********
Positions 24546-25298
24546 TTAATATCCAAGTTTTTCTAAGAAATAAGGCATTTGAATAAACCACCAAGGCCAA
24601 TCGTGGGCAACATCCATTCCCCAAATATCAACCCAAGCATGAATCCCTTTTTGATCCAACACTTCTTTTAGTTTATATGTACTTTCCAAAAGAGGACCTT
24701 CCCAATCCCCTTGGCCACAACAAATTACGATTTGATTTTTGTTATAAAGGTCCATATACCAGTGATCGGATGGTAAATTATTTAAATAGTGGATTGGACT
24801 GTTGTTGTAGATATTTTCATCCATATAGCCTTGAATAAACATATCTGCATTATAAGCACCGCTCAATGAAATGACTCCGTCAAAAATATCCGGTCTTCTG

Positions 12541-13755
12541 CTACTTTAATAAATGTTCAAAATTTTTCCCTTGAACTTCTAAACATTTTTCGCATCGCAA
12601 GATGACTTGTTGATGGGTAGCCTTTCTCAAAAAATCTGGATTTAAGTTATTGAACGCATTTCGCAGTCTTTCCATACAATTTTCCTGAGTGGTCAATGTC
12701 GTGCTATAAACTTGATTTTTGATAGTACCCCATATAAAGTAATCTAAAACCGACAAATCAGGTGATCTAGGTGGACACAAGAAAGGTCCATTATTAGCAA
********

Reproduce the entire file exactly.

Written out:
Positions 24546-25298
24546 TTAATATCCAAGTTTTTCTAAGAAATAAGGCATTTGAATAAACCACCAAGGCCAA
24601 TCGTGGGCAACATCCATTCCCCAAATATCAACCCAAGCATGAATCCCTTTTTGATCCAACACTTCTTTTAGTTTATATGTACTTTCCAAAAGAGGACCTT
24701 CCCAATCCCCTTGGCCACAACAAATTACGATTTGATTTTTGTTATAAAGGTCCATATACCAGTGATCGGATGGTAAATTATTTAAATAGTGGATTGGACT
24801 GTTGTTGTAGATATTTTCATCCATATAGCCTTGAATAAACATATCTGCATTATAAGCACCGCTCAATGAAATGACTCCGTCAAAAATATCCGGTCTTCTG

Positions 12541-13755
12541 CTACTTTAATAAATGTTCAAAATTTTTCCCTTGAACTTCTAAACATTTTTCGCATCGCAA
12601 GATGACTTGTTGATGGGTAGCCTTTCTCAAAAAATCTGGATTTAAGTTATTGAACGCATTTCGCAGTCTTTCCATACAATTTTCCTGAGTGGTCAATGTC
12701 GTGCTATAAACTTGATTTTTGATAGTACCCCATATAAAGTAATCTAAAACCGACAAATCAGGTGATCTAGGTGGACACAAGAAAGGTCCATTATTAGCAA